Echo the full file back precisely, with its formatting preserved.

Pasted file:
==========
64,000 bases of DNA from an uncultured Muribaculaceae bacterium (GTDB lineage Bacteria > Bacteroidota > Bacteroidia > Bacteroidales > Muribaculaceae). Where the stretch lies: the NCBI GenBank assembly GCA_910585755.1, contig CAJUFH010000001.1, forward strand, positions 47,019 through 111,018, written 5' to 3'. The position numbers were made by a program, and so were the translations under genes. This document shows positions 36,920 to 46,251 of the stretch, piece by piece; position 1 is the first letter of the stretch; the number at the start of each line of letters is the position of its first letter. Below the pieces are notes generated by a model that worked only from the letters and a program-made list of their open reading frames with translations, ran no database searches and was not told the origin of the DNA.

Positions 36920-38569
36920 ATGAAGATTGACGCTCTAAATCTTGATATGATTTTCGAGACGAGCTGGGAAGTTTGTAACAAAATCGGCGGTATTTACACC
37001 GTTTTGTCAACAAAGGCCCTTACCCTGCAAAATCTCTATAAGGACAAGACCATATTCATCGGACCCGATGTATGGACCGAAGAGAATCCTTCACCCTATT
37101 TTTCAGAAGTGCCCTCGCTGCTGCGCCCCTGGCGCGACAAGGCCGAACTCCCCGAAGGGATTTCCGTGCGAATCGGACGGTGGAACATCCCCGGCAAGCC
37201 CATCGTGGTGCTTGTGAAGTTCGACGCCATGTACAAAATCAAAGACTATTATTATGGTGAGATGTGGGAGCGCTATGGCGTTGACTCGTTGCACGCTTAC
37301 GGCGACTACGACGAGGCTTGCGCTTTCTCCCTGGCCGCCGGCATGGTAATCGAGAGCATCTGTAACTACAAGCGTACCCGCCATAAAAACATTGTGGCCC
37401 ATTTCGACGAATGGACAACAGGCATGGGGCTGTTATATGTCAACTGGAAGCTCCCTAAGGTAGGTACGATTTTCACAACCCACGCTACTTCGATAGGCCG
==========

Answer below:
64,000 bases of DNA from an uncultured Muribaculaceae bacterium (GTDB lineage Bacteria > Bacteroidota > Bacteroidia > Bacteroidales > Muribaculaceae). Where the stretch lies: the NCBI GenBank assembly GCA_910585755.1, contig CAJUFH010000001.1, forward strand, positions 47,019 through 111,018, written 5' to 3'. The position numbers were made by a program, and so were the translations under genes. This document shows positions 36,920 to 46,251 of the stretch, piece by piece; position 1 is the first letter of the stretch; the number at the start of each line of letters is the position of its first letter. Below the pieces are notes generated by a model that worked only from the letters and a program-made list of their open reading frames with translations, ran no database searches and was not told the origin of the DNA.

Positions 36920-38569
36920 ATGAAGATTGACGCTCTAAATCTTGATATGATTTTCGAGACGAGCTGGGAAGTTTGTAACAAAATCGGCGGTATTTACACC
37001 GTTTTGTCAACAAAGGCCCTTACCCTGCAAAATCTCTATAAGGACAAGACCATATTCATCGGACCCGATGTATGGACCGAAGAGAATCCTTCACCCTATT
37101 TTTCAGAAGTGCCCTCGCTGCTGCGCCCCTGGCGCGACAAGGCCGAACTCCCCGAAGGGATTTCCGTGCGAATCGGACGGTGGAACATCCCCGGCAAGCC
37201 CATCGTGGTGCTTGTGAAGTTCGACGCCATGTACAAAATCAAAGACTATTATTATGGTGAGATGTGGGAGCGCTATGGCGTTGACTCGTTGCACGCTTAC
37301 GGCGACTACGACGAGGCTTGCGCTTTCTCCCTGGCCGCCGGCATGGTAATCGAGAGCATCTGTAACTACAAGCGTACCCGCCATAAAAACATTGTGGCCC
37401 ATTTCGACGAATGGACAACAGGCATGGGGCTGTTATATGTCAACTGGAAGCTCCCTAAGGTAGGTACGATTTTCACAACCCACGCTACTTCGATAGGCCG